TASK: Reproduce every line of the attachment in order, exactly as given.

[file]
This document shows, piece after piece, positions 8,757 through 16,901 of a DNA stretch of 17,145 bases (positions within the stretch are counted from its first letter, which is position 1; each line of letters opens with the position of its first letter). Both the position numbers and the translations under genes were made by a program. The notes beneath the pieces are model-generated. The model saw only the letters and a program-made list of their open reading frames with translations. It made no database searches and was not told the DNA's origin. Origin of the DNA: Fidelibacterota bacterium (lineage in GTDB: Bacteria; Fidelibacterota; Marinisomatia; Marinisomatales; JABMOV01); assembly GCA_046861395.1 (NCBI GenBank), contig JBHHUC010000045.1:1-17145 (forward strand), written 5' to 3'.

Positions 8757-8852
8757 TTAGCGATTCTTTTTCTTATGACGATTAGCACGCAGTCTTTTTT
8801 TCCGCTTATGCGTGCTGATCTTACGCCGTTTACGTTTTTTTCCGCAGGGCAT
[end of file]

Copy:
This document shows, piece after piece, positions 8,757 through 16,901 of a DNA stretch of 17,145 bases (positions within the stretch are counted from its first letter, which is position 1; each line of letters opens with the position of its first letter). Both the position numbers and the translations under genes were made by a program. The notes beneath the pieces are model-generated. The model saw only the letters and a program-made list of their open reading frames with translations. It made no database searches and was not told the DNA's origin. Origin of the DNA: Fidelibacterota bacterium (lineage in GTDB: Bacteria; Fidelibacterota; Marinisomatia; Marinisomatales; JABMOV01); assembly GCA_046861395.1 (NCBI GenBank), contig JBHHUC010000045.1:1-17145 (forward strand), written 5' to 3'.

Positions 8757-8852
8757 TTAGCGATTCTTTTTCTTATGACGATTAGCACGCAGTCTTTTTT
8801 TCCGCTTATGCGTGCTGATCTTACGCCGTTTACGTTTTTTTCCGCAGGGCAT